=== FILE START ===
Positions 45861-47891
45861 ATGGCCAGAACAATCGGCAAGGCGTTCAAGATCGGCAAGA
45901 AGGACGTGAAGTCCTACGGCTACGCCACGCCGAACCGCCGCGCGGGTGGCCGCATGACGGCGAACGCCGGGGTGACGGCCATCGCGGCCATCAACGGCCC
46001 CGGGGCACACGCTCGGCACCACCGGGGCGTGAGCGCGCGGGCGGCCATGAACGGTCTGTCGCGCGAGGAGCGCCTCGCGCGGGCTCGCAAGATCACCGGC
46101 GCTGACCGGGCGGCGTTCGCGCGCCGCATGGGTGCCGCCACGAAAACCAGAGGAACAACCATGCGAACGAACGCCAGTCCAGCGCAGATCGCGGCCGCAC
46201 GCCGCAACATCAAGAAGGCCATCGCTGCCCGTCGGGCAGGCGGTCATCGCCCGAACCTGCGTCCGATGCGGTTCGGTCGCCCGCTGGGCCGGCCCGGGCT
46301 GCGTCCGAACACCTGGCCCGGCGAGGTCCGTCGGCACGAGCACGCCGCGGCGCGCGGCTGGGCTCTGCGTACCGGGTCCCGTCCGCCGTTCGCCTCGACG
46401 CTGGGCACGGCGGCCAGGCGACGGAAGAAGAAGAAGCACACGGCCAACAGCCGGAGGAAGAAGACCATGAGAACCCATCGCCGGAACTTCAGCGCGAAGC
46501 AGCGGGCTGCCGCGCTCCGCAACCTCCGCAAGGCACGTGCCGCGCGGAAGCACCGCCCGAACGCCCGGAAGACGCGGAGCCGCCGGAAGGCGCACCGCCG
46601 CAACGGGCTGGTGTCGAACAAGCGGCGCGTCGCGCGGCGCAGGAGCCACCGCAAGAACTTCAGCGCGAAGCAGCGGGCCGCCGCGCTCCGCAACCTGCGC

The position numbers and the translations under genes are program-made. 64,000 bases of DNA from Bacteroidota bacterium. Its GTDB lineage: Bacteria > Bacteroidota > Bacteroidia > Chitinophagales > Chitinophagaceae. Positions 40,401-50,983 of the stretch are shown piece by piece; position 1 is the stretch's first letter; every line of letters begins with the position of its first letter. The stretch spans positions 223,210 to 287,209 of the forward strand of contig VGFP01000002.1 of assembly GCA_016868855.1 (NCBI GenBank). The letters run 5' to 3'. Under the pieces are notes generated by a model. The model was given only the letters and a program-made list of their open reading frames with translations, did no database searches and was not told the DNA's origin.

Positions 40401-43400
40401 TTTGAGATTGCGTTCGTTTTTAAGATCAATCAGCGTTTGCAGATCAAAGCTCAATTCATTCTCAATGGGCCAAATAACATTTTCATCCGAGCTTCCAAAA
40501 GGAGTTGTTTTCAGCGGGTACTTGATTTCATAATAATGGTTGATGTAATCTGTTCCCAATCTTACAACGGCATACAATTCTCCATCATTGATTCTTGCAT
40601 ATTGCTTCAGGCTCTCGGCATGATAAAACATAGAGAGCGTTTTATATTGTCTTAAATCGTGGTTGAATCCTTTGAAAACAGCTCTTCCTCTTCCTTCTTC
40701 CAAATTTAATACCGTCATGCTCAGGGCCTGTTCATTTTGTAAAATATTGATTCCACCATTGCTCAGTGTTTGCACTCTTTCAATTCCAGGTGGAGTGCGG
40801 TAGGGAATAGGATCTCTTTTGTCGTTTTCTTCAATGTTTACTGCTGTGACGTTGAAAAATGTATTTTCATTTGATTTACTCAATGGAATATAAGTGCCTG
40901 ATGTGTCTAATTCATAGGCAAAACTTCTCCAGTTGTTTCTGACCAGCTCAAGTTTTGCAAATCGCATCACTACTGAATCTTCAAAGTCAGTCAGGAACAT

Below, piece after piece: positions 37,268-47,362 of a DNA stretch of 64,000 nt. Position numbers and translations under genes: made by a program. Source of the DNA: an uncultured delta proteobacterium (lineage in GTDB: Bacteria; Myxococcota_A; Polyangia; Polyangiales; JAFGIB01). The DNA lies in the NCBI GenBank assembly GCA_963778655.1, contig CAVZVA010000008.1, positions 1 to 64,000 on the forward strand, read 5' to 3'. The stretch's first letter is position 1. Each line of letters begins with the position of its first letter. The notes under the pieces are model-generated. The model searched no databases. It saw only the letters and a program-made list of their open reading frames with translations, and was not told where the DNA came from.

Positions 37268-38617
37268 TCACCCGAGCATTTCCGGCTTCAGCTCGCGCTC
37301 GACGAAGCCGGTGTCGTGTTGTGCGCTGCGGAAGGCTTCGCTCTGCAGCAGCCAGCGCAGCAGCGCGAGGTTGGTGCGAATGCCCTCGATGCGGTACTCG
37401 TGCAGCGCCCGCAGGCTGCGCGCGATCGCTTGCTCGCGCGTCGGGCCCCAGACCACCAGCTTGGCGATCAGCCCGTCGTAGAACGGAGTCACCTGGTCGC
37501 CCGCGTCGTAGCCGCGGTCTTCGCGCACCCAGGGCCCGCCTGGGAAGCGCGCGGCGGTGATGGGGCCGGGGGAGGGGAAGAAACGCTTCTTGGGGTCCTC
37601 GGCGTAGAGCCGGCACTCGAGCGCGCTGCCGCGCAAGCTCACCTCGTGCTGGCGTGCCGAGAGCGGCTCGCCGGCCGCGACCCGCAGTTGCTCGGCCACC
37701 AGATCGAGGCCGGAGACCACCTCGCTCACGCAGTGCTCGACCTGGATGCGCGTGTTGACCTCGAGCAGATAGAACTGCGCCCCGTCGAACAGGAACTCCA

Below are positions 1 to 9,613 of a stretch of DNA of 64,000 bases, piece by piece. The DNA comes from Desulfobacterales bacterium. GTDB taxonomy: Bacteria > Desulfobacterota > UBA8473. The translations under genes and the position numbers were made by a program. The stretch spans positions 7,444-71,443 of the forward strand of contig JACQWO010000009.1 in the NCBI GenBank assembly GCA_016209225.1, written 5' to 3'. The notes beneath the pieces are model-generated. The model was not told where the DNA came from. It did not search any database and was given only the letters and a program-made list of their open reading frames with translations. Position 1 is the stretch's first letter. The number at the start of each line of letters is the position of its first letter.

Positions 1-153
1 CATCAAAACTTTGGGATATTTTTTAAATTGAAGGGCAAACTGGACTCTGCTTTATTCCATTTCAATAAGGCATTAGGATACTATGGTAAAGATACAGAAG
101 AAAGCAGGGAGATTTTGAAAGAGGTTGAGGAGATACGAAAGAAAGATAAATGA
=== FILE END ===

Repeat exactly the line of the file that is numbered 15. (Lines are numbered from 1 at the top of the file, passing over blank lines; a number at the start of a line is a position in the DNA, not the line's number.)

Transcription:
40601 ATTGCTTCAGGCTCTCGGCATGATAAAACATAGAGAGCGTTTTATATTGTCTTAAATCGTGGTTGAATCCTTTGAAAACAGCTCTTCCTCTTCCTTCTTC